[texworks] Analyzing the log

Herbert Schulz herbs at wideopenwest.com
Wed Jun 3 01:55:50 CEST 2009

On Jun 2, 2009, at 5:42 PM, Reinhard Kotucha wrote:

> On 2 June 2009 Alain Delmotte wrote:
>> Hi!
>> In french.comp.text.tex there was a message about texloganalyser  
>> (Perl
>> script), version 0.6
>>    Copyright 2006-2009 Thomas van Oudenhove
>> But this is Perl!!! Still another dimension for me.
>> I don't exactly know what is done, but it could be interesting to be
>> included(?) in TeXworks.
>> Another way to help using the log, would be log highlighting of the  
>> log
>> information about "warnings", "overfull" and "underful".
>> Would it be very difficult to implement?
> Hmm, in principle it's a good idea to extend a particular program by
> external code instead of providing all the functionality in C/C++.
> You can provide extensions and fix bugs without the need to re-compile
> the binary.  This saves a lot of time, especially because TeXworks is
> supposed to work on many different platforms.
> However, instead of calling arbitrary external programs, I think it's
> much better to integrate a Lua engine into TeXworks.  Then almost
> everything can be done without re-compiling the binaries.
> The best example of such an approach is Emacs.  Most of its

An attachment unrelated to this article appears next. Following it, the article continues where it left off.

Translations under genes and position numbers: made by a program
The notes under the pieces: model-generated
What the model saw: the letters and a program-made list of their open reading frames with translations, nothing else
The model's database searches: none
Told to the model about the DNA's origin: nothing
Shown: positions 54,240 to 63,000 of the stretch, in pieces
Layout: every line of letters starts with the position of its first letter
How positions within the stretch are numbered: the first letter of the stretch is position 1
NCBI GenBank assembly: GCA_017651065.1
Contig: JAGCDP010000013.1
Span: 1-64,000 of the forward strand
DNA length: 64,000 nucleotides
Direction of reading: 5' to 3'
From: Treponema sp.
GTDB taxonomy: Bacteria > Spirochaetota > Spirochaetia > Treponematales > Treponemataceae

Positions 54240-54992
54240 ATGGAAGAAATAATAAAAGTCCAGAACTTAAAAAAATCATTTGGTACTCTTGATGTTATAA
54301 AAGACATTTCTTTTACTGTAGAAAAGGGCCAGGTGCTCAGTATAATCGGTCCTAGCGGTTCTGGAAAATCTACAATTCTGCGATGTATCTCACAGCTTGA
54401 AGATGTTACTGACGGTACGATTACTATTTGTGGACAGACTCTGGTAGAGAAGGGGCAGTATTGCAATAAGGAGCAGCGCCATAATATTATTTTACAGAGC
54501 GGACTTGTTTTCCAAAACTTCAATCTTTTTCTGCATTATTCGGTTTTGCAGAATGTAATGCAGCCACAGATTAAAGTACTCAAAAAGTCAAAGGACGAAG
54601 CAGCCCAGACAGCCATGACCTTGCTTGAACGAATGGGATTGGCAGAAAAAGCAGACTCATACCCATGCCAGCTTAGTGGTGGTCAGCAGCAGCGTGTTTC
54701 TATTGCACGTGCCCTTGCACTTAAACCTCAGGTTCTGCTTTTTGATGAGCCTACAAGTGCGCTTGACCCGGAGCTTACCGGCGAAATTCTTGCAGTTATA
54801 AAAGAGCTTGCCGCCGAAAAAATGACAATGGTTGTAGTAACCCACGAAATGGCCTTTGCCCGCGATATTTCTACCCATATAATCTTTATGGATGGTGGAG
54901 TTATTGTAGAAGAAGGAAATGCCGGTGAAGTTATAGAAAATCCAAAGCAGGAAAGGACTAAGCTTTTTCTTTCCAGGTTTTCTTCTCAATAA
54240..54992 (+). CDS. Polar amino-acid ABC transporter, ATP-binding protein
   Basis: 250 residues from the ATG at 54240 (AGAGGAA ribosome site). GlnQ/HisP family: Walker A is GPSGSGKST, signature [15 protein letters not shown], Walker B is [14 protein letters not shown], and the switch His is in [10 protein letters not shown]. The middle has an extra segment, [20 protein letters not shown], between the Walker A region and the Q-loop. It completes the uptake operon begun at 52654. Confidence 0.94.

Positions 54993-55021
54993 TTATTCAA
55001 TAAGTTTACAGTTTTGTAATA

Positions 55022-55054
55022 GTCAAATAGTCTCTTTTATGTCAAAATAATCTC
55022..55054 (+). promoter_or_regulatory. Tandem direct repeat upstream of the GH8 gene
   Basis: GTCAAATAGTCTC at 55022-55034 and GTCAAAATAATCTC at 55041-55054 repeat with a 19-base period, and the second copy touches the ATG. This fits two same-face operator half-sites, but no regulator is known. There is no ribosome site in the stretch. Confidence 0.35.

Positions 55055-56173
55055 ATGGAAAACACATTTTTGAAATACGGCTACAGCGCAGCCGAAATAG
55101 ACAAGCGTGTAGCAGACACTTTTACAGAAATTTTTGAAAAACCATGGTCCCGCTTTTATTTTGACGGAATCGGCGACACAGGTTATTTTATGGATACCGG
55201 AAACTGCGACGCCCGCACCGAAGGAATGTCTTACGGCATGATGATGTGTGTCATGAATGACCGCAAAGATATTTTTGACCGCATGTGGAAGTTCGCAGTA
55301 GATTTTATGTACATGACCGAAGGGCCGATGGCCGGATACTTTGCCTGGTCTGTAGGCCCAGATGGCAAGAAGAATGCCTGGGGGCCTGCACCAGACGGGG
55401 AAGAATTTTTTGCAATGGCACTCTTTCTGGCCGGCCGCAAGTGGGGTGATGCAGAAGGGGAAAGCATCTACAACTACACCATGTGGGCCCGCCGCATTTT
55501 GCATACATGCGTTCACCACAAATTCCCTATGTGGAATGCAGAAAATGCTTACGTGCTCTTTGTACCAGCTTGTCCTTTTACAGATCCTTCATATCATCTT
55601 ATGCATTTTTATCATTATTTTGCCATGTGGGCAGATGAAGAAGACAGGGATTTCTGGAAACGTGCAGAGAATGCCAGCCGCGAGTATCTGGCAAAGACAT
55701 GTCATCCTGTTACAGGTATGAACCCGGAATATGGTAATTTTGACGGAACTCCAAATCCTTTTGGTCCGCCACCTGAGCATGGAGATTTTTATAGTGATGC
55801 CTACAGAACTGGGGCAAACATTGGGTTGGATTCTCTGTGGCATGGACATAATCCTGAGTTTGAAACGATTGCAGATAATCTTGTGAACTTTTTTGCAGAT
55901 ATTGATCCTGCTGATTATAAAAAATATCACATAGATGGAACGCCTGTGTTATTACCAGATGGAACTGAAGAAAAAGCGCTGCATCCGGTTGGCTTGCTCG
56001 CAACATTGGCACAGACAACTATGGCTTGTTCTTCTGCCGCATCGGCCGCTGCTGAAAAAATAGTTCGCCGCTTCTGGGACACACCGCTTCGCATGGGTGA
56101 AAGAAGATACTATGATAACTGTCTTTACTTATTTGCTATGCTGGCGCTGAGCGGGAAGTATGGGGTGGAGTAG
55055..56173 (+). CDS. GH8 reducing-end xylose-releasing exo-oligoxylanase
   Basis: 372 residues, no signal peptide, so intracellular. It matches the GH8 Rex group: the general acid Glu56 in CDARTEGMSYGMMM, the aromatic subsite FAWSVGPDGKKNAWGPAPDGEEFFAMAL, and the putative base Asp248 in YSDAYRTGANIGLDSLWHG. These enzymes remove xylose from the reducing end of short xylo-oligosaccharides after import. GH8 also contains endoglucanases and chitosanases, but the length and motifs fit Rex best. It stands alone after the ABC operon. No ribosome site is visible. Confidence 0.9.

> functionality comes from files written in Lisp.  It's really
> worthwhile to study Emacs.
> There is certainly no benefit to hard-code a log-analyzer in the
> binary.  It can better be done by external code.  But calling a Perl
> script would only solve *one* problem.  A built-in Lua engine could
> make TeXworks as extensible as Emacs.
> Besides all the other advantages Lua offers, the reason I prefer Lua
> is that it's extremely powerful but its clear concepts make it easy to
> learn.
> Regards,
>  Reinhard
> -- 
> ----------------------------------------------------------------------------
> Reinhard Kotucha			              Phone: +49-511-3373112
> Marschnerstr. 25
> D-30167 Hannover	                      mailto:reinhard.kotucha at web.de
> ----------------------------------------------------------------------------
> Microsoft isn't the answer. Microsoft is the question, and the  
> answer is NO.
> ----------------------------------------------------------------------------


Hmmm... and I thought that TeXWorks was supposed to be a simple to  
learn and use UTF-8 compliant TeX aware editor/front end. I certainly  
don't think of it as a competitor to Emacs. If you want emacs use  
emacs; it's very powerful, especially with AUCTeX and other  
extensions, but I don't want to spend the next few years of my life  
learning it and its multi-key commands.

Good Luck,

Herb Schulz
(herbs at wideopenwest dot com)

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